Appetite for Destruction

Details magazine December 1993
By William Shaw,

(Sent to us by BCorgan4SP)

Smashing Pumpkins records are anguished, bruised reports from Billy Corgan's nightmare-land, and he has no shortage of material. The singer and guitarist has the love-wracked soul most aspiring poets would die for. "I want to retire," he pleads. "I figure about six and a half million albums and then I can afford the therapist who will stop wanting me to do this."

The Smashing Pumpkins released Gish, their first album, in 1991, leading the way in the grunge epidemic. But what made the record fresh was Billy's habit of using feedback-filled guitar onslaughts as a backdrop for introspective sentiments. The CD of Gish concludes with an unlisted "hidden track", a spiky tune where Billy croaks, "I'm going motherfuckin' crazy." He stops in midesentence:"I have gone..."

The song turned out to be prophetic. By the time BIlly Corgan recorded this year's brilliant but nerve-jangling Siamese Dream, he was suicidal, hadsplit painfully from his long-term girlfriend, had lost his apartment, and had totally alienated the other three members of his band.

Siamese Dream turned into a Freudian concept album. On it, track by track, Billy painfully dissects his yearning for stable relationships with his family and his lover, even the rock business. It would be easy to dismiss the LP as self-centered navel-gazing if it weren't for the magical beauty with which Billy details his disappointments. He dreams of a perfect relationship--like the Siamese twin of the title, to whom he imagines he's joined at the wrist--but each time he gets close, it escapes him. "Soma" is a hypnotic meditation on his numbness after his breakup with his girlfriend: "I'm all by myself, as I've always felt," he sings. "Spaceboy" is a gentle love song to his family, in particular his handicapped brother Jesse, with Billy wailing over and over, "I want to go home."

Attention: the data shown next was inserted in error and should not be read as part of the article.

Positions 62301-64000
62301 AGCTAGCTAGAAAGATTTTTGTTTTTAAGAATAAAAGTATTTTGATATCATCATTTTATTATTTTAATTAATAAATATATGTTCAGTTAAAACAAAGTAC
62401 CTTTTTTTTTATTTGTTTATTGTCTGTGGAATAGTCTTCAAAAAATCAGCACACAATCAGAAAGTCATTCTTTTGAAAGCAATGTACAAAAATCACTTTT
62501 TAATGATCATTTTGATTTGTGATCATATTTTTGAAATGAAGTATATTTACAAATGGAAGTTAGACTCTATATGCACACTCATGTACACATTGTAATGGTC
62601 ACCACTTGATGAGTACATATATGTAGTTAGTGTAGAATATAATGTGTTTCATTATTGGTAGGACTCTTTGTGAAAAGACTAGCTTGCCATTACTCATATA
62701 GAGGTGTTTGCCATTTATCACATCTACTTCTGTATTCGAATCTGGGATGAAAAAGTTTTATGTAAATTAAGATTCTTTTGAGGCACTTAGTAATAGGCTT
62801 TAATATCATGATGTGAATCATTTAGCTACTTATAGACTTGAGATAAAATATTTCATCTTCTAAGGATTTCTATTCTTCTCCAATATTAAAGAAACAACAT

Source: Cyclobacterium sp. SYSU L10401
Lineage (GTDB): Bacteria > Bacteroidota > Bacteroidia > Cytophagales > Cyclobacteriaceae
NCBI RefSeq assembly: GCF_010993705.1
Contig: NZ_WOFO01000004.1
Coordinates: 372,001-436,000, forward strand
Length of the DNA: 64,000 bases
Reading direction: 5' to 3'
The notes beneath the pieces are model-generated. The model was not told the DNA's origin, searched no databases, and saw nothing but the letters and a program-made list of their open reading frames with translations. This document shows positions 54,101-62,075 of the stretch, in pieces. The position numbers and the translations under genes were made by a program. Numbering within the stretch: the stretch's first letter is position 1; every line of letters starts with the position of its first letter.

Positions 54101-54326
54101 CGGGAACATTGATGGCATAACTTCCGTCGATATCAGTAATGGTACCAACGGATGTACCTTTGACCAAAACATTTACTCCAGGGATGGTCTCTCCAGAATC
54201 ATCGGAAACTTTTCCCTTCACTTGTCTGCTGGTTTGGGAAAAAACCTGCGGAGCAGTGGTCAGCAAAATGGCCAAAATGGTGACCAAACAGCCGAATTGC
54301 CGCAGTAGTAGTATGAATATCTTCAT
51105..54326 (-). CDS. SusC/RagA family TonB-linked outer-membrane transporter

Clothers never quite fit Billy's awkward frame--he's 6"3 1/2. As people drift into his dressing room at the Corn Exchange, a ballroom in Cambridge, England, Billy shows his discomfort by constantly stooping. The band's manager appears and asks whether Billy's dad liked a recent show. This touches a sore. Billy thinks his parents have undermined him all his life. After the show his father came up to him and said, "You were rocking." Billy's heart filled for a moment, until his dad said, "It was like looking at myself 20 years ago." Billy still can't shake the idea that his father is still competing with him.

Billy blames his upbringing for a lot of things. His parents separated when he was four; his father then married a stewardess and moved to the suburbs of Chicago. Billy describes himself as a very energetic child who was told to shut up all the time. "Basically, I was beaten down until I became lazy and got the attitude of 'Why bother?' It makes me so fucking angry. God knows what I would have done--gotten a gun or something..."

Drummer Jimmy Chamberlin catches my eye. He slides over to whisper, "Start writing!" and laughs cynically. This is what journalists come for: The Billy Corgan self-destruct show.

Billy never had a girlfriend until after high-school; he spent a lot of time at home baby-sitting his brother Jesse. When Billy was thirteen, his stepmother suggested that he had a persecution complex and sent him to a therapist. But the therapist was a friend of his stepmother's, so how could Billy tell this guy that she was part of the problem? When I ask Billy whether he thinks his stepnother might have been right, he sighs and says, "Whether anybody thinks I'm right or wrong, I do feel persecuted."

Billy was born with a large strawberry birthmark on one hand. That, in particular, convinced him he was some sort of freak. He was sure that whenever anyone looked at him they always looked at his hand first.

After practicing guitar in his father's basement for two years, he left home at 18 and moved to Florida, where he formed his first group. The drummer had a birthmark too, so Billy called the band the Marked, his first act of chronicling the traumas of Billy Corgan. But they split up after a few months. Billy returned to Chicago, where he spent another two years playing guitar in the basement before forming the Smashing Pumpkins with guiratist James Iha, bassist D'Arcy Wretzky, and drummer Jimmy Chamberlin.